The Ford V-8 Engine Workshop
Gurney-Weslake Small Block

1967 Gurney-Weslake 305 The new heads, cast of aluminum alloy by Alcoa, did evolve. The intake ports were a short shot, leading directly from the carburetors and aimed straight at the combustion chamber. No intake manifold is used. The Webers bolt directly to the cylinder heads. Steel valve seats were used on the 2-1/32" intakes, and bronze on the 1-5/8" exhaust. Normal 45 degree seat angles were used. Rockers are shaft mounted with removable stands. Three different heads designs were developed, including one to fit under the stock hood of a Mustang.

"Actually, we began our inquest with extensive rework of the existing 271 hp heads.", said Dan Gurney holding back a smile.

"At the peak of our testing with the 271 hp cast iron heads on a 325-inch block, we were pulling as much as 448 hp on gasoline. It was about this time we figured a few improvements along the lines of a new head design might give us even more power, so we got after it."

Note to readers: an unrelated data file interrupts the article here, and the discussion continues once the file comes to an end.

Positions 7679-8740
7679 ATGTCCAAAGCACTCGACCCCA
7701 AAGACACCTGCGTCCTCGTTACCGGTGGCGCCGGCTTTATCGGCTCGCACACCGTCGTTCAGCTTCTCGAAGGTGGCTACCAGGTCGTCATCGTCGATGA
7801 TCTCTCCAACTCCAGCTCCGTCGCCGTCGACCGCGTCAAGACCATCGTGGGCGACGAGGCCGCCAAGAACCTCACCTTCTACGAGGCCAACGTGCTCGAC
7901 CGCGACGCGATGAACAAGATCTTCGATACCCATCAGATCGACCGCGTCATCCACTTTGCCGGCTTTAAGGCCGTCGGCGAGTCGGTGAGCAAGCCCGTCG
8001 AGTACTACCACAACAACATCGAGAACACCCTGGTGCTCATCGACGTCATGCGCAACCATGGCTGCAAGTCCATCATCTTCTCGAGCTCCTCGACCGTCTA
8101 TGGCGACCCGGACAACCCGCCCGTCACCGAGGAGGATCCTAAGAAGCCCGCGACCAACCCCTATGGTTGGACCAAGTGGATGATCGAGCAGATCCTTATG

Camshaft development was handed off to Jack Engle, ultimately settling on a relatively short-lift long-duration camshaft. Rev kit springs were placed between the lifter valley and the underside of the cylinder heads to extend the RPM range of the valve train.

Both 289 and 305 CID versions were dyno tested. On gasoline, the 289s developed as much as 506 hp @ 7800 rpm. The 305s pushed 520 hp.

Not much remains of the stock 289 HP bottom end. The crankshafts were custom made by Dearborn Crankshaft Company. Bearing inserts were taken from the Ford DOHC Indy engine. Carrillo rods, super finished and shot peened were fitted. Stock 289 oil pans were chopped up and baffled for each particular type of track. Probably the most interesting modification was the addition of a main cap girdle. Even so, main bearing saddle cracks were common. Stock 289 head gaskets were found to work reliably.